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U.S. History/origins of segregation


How social and political developments in the United States influenced the debate over the origins of segregation ?


Southern Segregation was actually a relatively new development.  During several centuries of slavery in America, people of different races lived and worked together on plantations in very close proximity.  After the Civil War compelled southern whites to grant black slaves their freedom, there were several decades where the races still generally continued to mingle as a new social order developed.

Segregation was actually more common in the North before and shortly after the War.  Northern cities tended to segregate themselves into ethnic neighborhoods where immigrants from various countries and their descendents remained in close communities restricted by tradition to others from their own home country or region.  When blacks began immigrating to these cities, they began to form their own separate communities.

Shortly after the War, southern States began to pass laws enforcing racial segregation.  Its main purpose seemed to be to keep black isolated and prevent social interactions that might help blacks develop an equal status with whites.  Early laws, however, were prevented by northern dominated Reconstruction governments and Federal laws.  After reconstruction ended and many federal laws were struck down as unconstitutional by the Courts.  Reconstruction took a more powerful hold.  In the 1880's and 90's, many new segregation laws were passed all over the south.  When the Supreme Court held in 1896, that such laws were constitutional, these laws became embedded in the fabric of society for many decades.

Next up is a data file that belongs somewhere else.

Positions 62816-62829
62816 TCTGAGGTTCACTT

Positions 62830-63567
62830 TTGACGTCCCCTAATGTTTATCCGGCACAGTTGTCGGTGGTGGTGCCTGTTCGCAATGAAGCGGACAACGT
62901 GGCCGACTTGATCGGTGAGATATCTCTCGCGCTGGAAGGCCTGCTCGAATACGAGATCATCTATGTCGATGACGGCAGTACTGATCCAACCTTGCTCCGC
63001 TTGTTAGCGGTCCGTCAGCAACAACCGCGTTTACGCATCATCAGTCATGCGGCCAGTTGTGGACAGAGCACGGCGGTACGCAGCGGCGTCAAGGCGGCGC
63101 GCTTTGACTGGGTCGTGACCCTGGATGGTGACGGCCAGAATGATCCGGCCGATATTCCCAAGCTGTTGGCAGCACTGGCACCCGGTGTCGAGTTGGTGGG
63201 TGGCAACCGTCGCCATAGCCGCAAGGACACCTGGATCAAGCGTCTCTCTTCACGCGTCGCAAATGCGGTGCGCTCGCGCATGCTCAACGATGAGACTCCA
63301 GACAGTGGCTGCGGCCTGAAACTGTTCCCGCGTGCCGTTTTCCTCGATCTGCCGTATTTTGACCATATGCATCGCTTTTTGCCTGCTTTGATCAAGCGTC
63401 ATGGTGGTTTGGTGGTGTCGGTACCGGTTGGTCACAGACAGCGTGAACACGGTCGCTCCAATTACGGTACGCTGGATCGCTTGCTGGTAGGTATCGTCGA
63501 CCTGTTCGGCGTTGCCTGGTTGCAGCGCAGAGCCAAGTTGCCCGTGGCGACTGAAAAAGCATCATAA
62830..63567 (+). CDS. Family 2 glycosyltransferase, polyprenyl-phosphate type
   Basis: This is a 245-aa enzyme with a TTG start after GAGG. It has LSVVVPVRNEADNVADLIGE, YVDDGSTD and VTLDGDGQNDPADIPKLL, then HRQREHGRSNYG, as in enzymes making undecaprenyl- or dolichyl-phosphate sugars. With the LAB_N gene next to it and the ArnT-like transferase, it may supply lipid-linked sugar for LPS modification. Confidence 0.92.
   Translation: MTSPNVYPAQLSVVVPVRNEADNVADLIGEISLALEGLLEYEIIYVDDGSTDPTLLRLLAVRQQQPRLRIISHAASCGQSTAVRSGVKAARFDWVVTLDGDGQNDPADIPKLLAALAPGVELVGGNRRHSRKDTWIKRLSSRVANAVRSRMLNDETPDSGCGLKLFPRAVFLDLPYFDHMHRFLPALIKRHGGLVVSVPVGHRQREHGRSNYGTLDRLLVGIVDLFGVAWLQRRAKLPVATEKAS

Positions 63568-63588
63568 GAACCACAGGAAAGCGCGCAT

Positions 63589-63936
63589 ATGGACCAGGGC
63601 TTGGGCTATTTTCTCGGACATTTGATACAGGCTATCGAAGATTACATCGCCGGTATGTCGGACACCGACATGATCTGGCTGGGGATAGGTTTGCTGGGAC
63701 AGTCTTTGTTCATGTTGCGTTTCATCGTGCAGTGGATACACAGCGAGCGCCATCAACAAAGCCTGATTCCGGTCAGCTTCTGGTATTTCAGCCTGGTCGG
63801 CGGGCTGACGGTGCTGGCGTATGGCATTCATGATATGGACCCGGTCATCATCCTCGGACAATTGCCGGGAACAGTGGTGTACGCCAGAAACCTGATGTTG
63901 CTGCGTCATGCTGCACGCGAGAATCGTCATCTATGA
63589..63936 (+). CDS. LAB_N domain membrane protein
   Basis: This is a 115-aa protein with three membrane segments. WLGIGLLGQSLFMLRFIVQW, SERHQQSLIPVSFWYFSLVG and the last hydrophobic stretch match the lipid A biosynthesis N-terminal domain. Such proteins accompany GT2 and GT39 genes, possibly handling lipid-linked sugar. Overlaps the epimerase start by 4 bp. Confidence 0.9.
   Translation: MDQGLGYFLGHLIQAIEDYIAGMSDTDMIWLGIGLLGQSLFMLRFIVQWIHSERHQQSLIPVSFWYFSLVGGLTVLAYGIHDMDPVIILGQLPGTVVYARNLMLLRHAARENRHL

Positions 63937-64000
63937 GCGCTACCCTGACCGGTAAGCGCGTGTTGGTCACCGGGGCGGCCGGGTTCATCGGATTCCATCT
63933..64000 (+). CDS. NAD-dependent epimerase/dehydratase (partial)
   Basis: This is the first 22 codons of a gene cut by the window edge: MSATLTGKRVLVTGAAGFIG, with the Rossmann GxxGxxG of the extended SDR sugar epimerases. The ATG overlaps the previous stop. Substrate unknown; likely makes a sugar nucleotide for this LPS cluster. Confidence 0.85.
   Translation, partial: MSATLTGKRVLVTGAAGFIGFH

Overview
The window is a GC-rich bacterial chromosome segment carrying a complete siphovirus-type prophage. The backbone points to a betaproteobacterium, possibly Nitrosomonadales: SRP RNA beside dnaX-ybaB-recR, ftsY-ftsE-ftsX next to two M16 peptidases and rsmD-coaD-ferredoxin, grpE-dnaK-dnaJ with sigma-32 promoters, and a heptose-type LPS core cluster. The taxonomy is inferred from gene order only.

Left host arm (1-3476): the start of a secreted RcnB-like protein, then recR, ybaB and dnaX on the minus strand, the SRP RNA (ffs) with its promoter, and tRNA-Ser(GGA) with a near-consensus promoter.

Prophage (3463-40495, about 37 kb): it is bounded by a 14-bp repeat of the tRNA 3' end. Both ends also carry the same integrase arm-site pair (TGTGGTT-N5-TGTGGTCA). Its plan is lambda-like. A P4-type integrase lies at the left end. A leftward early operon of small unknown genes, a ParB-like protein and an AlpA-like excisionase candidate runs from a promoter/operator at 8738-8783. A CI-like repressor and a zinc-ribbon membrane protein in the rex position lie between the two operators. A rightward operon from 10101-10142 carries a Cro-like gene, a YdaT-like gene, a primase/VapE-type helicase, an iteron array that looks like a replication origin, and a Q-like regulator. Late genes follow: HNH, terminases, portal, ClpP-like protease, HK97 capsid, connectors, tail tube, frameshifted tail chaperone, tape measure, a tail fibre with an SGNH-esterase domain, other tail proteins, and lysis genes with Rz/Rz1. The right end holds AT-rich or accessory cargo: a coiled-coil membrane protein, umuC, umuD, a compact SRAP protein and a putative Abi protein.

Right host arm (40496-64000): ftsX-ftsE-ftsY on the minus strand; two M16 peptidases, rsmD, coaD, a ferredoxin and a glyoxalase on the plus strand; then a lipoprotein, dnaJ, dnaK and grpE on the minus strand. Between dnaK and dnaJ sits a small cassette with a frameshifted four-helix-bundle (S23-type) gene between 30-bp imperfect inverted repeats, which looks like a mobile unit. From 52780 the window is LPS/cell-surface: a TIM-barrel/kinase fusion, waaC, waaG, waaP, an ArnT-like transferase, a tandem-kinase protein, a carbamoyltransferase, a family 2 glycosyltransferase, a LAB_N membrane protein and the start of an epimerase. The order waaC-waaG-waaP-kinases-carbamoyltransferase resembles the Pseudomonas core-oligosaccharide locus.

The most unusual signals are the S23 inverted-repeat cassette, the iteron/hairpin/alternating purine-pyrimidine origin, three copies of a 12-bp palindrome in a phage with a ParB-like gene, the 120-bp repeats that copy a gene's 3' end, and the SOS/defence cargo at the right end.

I hope this helps!
- Mike  

U.S. History

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Michael Troy


I can answer just about any question on early American History. My specialties are the American Revolution through the Civil War/Reconstruction. I also have greater expertise in matters relating to military, political or legal history.


I have lectured at George Washington University regarding the Civil War, as well as several elementary school Civil War demonstrations. I was also a member of a Civil War reenactment group for about 10 years.


J.D. University of Michigan B.A. George Washington University

Awards and Honors
Truman Scholar

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